Indsendt: 28. oktober 2014
Despite the rocky launch and some questionable design decisions, Cloudbuilt is a fun and visceral 3D platformer with the right mix of challenging, thoughtful, and perhaps just a little bit too much unforgiving.
Cloudbuilt is primarily focused on the path from point A to B. You have many special abilities common to speedrunning platformers that you'd expect: a dash, double jump, wallrunning, all limited by a central boost bar that only replenishes when you're flat on the ground. The controls are very tight and responsive, and sometimes this results in touchy controls that burn precious boost in unskilled hands. In addition, there are the regular cadre of hazards like indestructible mines and projectile spewing enemies blocking your forward motion. There are many paths through a stage, many ways to avoid hazards, many things to see and find. Cloudbuilt certainly hits the mark on the core platforming experience.
My major gripe against the game sits with the enemies, however. Thankfully less annoying in behavior and strength than before, oftentimes their existence thwarts your main method of dealing with the threat: your gun. Most enemies will survive rapid fire from your woefully limited clip, requiring you to charge your fire beforehand. Why the gun doesn't automatically charge during any downtime escapes me, because there's no penalty to charging a shot, and no reason to resort to weaker bullets. Your best strategy is, at all times, to just dig your finger into the mouse button whenever you're not firing, which is a really weird mechanic to be sure. On the enemies themselves, many of them have a repair shield mechanic that goes up if you didn't outright kill them on the first few shots, it's not immediately clear that this shield deactivates the enemy, and some of these can be eternal threats through the rest of the stage if you let them heal back up. Having enemies that can shoot you from clear across the map is distracting in this kind of game, but thankfully only a scattering of levels are prone to this kind of abuse.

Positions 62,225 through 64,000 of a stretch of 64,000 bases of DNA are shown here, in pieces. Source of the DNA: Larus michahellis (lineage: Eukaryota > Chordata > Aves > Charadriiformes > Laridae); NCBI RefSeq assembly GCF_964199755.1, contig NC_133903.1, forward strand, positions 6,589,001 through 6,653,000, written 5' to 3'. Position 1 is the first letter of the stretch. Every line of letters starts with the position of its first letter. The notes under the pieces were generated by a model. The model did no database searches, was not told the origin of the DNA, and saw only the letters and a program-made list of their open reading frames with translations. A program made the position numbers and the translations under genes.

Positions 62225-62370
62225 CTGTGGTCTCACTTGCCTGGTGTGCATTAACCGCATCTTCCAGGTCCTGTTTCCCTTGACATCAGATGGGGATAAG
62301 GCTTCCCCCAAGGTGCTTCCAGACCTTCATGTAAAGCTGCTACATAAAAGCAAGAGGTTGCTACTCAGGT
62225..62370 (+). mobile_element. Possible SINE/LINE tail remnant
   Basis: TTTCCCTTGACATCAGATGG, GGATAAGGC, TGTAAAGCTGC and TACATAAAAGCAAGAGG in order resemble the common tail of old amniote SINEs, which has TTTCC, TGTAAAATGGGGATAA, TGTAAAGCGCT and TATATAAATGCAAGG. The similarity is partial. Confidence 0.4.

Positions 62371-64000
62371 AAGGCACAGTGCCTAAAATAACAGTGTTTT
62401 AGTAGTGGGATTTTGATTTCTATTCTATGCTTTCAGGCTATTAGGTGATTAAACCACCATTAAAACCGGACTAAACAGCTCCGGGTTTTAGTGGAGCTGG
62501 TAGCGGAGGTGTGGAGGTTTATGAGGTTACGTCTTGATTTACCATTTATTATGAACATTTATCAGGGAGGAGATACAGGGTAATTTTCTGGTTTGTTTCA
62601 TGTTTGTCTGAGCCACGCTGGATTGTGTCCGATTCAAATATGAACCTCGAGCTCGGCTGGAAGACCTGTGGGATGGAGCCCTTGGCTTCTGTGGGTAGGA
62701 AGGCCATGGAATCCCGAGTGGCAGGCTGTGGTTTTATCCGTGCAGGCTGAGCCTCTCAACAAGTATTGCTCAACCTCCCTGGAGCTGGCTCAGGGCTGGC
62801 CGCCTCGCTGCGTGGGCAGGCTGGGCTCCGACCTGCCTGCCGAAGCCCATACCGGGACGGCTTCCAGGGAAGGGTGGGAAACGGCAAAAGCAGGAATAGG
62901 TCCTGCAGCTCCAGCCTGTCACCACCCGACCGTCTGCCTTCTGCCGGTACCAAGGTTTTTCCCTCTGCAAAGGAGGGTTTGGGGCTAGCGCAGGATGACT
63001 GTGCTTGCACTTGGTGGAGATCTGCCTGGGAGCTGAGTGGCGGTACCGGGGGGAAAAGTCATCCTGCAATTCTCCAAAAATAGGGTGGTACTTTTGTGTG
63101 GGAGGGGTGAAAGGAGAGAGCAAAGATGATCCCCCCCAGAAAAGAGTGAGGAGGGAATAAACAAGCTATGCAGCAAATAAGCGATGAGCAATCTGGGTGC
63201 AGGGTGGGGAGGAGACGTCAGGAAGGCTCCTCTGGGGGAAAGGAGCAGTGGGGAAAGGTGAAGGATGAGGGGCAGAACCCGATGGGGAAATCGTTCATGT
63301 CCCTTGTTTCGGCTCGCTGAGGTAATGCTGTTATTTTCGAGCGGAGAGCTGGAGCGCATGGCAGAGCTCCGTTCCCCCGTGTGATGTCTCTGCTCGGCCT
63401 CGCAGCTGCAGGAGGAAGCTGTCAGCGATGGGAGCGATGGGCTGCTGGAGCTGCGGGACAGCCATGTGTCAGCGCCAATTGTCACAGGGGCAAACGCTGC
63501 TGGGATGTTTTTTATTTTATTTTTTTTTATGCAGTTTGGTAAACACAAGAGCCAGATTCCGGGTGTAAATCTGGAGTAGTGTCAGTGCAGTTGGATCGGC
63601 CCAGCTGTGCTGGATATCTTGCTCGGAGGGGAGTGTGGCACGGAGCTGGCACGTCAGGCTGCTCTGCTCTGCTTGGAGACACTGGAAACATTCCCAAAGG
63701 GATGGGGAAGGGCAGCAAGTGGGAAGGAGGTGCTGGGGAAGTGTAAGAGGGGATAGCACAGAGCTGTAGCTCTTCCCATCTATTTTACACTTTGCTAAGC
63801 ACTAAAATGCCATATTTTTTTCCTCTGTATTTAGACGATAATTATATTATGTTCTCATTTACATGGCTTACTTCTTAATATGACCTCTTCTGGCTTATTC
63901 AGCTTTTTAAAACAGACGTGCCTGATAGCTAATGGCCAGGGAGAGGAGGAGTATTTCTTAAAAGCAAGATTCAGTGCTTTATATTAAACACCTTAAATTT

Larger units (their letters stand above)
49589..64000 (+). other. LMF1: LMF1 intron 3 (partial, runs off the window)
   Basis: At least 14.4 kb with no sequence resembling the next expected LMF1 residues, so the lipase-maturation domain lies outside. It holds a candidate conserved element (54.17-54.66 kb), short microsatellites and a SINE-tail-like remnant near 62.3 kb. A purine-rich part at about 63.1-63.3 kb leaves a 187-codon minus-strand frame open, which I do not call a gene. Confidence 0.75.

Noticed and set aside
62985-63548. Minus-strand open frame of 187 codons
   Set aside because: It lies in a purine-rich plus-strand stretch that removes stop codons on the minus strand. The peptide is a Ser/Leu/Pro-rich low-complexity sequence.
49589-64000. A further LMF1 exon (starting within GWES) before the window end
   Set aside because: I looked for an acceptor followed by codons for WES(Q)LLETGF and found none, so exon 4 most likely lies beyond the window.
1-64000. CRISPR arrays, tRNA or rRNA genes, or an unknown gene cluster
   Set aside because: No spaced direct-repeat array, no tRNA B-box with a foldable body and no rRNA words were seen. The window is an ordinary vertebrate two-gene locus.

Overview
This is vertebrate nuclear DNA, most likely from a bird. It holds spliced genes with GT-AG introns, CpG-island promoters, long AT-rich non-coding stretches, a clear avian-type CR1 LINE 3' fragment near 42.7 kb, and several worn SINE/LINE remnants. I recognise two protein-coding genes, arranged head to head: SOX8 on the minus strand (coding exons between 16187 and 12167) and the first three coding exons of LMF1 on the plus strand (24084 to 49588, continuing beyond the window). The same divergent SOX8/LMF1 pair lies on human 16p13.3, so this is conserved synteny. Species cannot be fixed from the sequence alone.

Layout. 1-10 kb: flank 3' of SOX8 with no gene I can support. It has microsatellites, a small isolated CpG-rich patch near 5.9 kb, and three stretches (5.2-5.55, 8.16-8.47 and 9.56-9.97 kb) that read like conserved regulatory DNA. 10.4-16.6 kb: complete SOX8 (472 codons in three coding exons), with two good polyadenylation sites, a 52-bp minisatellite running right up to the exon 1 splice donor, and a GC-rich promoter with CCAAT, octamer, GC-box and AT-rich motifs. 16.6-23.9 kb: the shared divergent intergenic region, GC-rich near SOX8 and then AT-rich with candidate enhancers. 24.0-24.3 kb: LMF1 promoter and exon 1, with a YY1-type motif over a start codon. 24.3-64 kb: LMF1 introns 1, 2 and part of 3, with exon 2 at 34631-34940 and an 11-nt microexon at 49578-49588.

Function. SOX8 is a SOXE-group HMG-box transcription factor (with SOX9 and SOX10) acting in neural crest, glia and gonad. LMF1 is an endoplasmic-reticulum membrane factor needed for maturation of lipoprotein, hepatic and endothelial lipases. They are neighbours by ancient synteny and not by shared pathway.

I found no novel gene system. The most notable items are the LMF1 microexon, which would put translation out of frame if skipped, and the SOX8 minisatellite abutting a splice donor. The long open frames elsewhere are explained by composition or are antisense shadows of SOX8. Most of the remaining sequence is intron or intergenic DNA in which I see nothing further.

The environmental design is fairly nice. You have a good mix of organic, ruins-like areas, more mirror-like utopian areas and oppressive areas full of wire and colored lights. It would have been nice to have a few levels with an actual solid ground, though this would have gone against the namesake. Sometimes the path to the end of the level is far out of sight, but the maps are designed well enough to spur you in the right direction. The stencil shading does accent the terrain pretty well and highlights the ground edges, but doesn't look as good on the main character's model. The sound is just functional, and nothing spectacular. The music tracks are catchy, for the most part. The story isn't my cup of tea, and isn't as well woven as it could have been.
I'd recommend the game to anyone looking for a challenging platformer. For anyone who would be just on the edge of the skill range necessary to play this game, but is willing to brave it, be sure to play through all the first levels. Though it may have changed from my experience, the different paths on the map vary in difficulty and game concepts presented. At least one path is oriented more towards a pure platforming experience, with few to no enemies, and is the recommended path to take at first.